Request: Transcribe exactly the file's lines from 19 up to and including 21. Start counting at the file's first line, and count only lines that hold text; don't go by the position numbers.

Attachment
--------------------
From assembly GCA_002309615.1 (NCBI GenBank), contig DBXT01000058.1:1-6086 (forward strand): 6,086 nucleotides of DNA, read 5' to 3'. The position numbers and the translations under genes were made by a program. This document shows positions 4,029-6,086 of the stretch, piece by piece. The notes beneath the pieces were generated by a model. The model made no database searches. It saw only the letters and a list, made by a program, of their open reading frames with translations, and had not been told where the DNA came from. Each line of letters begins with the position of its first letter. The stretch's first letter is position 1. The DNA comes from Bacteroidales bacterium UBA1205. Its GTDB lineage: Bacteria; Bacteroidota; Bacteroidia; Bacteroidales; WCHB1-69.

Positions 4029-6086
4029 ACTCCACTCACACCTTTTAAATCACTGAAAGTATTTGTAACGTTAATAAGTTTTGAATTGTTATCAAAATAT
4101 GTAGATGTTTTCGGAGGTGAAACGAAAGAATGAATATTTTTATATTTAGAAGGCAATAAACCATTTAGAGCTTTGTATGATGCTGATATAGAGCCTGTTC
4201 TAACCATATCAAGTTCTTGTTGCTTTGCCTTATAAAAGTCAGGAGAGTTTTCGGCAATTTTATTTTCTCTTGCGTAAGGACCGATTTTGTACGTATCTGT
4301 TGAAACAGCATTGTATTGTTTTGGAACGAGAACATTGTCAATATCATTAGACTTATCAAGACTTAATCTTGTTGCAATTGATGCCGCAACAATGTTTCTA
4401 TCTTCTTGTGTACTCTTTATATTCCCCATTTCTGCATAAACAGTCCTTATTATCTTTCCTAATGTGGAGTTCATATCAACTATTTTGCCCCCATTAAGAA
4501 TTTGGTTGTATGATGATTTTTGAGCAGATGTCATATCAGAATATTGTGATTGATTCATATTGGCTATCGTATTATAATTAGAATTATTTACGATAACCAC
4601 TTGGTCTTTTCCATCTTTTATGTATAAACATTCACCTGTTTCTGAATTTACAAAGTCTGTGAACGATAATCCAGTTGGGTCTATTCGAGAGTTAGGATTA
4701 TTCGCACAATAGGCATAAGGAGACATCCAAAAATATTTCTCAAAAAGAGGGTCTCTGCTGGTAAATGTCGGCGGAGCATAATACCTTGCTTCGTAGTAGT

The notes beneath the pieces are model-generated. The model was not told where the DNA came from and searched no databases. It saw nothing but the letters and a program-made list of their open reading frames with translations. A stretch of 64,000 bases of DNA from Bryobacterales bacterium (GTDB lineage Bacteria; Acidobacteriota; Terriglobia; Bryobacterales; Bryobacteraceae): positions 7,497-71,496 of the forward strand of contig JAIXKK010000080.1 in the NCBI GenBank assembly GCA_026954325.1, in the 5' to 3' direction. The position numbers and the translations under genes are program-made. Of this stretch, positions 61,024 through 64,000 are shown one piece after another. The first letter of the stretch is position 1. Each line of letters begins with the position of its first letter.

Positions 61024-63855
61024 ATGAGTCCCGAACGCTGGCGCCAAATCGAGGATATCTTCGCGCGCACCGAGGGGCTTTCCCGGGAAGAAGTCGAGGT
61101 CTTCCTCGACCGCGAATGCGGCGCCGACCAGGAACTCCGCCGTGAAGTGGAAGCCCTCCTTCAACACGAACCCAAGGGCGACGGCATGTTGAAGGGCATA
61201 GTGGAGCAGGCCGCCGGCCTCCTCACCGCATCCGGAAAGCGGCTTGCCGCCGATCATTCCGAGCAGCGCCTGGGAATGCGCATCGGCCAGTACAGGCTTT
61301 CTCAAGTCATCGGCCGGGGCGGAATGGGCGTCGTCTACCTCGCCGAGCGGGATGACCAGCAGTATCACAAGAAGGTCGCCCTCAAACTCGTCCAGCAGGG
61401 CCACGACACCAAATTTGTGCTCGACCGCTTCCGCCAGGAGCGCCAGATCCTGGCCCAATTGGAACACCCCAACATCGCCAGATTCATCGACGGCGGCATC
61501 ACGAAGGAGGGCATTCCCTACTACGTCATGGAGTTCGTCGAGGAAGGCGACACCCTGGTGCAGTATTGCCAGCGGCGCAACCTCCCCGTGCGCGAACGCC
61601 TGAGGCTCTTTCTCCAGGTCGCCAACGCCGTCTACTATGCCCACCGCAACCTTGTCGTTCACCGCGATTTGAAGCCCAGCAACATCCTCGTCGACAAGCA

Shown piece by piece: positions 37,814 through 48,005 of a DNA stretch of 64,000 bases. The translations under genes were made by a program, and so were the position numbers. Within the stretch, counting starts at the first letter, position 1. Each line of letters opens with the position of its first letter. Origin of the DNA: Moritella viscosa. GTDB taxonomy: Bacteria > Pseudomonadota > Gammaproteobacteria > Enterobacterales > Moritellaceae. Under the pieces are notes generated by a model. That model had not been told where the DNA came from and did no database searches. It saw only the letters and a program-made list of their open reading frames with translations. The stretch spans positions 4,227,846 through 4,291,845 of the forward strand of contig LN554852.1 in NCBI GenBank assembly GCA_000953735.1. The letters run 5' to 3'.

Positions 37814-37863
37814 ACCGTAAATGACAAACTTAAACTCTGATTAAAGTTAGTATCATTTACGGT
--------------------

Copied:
61601 TGAGGCTCTTTCTCCAGGTCGCCAACGCCGTCTACTATGCCCACCGCAACCTTGTCGTTCACCGCGATTTGAAGCCCAGCAACATCCTCGTCGACAAGCA

Shown piece by piece: positions 37,814 through 48,005 of a DNA stretch of 64,000 bases. The translations under genes were made by a program, and so were the position numbers. Within the stretch, counting starts at the first letter, position 1. Each line of letters opens with the position of its first letter. Origin of the DNA: Moritella viscosa. GTDB taxonomy: Bacteria > Pseudomonadota > Gammaproteobacteria > Enterobacterales > Moritellaceae. Under the pieces are notes generated by a model. That model had not been told where the DNA came from and did no database searches. It saw only the letters and a program-made list of their open reading frames with translations. The stretch spans positions 4,227,846 through 4,291,845 of the forward strand of contig LN554852.1 in NCBI GenBank assembly GCA_000953735.1. The letters run 5' to 3'.

Positions 37814-37863